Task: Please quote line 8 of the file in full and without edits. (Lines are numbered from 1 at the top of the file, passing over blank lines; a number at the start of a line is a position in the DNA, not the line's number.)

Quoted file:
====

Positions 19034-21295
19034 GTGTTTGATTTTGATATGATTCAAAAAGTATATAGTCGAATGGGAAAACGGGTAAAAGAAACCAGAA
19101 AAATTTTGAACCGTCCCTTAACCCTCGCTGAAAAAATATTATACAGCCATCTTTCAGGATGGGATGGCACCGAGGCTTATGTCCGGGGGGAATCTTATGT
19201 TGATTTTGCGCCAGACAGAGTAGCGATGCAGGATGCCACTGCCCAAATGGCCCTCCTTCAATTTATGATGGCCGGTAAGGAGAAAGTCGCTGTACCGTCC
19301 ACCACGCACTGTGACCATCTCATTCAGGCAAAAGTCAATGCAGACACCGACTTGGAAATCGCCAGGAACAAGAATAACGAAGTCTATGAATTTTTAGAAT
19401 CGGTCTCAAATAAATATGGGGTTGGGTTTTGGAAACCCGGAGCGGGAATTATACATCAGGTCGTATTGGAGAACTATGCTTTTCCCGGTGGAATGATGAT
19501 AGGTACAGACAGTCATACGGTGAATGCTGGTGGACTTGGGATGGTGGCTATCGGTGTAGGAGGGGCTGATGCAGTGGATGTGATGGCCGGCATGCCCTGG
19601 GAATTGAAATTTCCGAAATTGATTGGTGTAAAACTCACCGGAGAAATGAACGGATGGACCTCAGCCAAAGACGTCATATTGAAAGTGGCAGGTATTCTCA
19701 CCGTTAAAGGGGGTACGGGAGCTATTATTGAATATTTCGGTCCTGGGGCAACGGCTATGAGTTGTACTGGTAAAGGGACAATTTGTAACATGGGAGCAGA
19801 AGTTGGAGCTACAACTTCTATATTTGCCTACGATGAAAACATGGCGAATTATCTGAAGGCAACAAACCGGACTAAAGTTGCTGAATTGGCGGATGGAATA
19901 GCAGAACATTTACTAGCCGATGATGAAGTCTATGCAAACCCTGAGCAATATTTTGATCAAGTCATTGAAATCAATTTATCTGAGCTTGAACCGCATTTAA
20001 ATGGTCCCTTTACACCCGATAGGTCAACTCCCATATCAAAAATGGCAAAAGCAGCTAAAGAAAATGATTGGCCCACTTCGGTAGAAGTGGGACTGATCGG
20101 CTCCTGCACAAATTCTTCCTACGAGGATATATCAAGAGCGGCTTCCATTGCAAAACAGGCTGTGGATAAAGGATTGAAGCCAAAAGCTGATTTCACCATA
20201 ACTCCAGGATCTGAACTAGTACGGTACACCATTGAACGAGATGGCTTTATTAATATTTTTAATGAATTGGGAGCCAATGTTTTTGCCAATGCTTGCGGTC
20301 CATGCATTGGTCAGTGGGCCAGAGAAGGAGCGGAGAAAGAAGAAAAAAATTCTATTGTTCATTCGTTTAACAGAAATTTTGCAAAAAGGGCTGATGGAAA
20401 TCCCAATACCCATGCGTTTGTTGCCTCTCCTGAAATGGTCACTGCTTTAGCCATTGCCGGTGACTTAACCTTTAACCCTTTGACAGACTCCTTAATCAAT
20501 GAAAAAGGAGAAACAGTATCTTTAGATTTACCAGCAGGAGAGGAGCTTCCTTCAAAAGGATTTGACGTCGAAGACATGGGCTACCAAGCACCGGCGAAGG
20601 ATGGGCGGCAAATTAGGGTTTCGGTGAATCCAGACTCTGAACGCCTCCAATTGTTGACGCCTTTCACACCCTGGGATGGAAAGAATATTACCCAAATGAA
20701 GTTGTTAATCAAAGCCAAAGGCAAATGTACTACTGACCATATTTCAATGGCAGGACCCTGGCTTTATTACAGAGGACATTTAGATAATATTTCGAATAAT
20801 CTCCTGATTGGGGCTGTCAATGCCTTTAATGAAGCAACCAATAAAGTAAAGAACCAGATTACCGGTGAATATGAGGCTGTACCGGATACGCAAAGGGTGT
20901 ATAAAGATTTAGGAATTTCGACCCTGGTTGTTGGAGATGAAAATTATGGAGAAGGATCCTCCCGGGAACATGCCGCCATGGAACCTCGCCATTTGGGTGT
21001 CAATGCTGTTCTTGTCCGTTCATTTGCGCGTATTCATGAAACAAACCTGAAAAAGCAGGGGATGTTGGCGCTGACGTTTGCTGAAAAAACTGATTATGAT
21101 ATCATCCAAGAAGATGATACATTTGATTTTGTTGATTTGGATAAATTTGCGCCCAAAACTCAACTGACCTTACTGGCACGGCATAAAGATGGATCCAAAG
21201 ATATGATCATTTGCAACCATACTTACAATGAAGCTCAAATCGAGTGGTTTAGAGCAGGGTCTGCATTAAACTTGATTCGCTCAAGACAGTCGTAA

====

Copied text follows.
19601 GAATTGAAATTTCCGAAATTGATTGGTGTAAAACTCACCGGAGAAATGAACGGATGGACCTCAGCCAAAGACGTCATATTGAAAGTGGCAGGTATTCTCA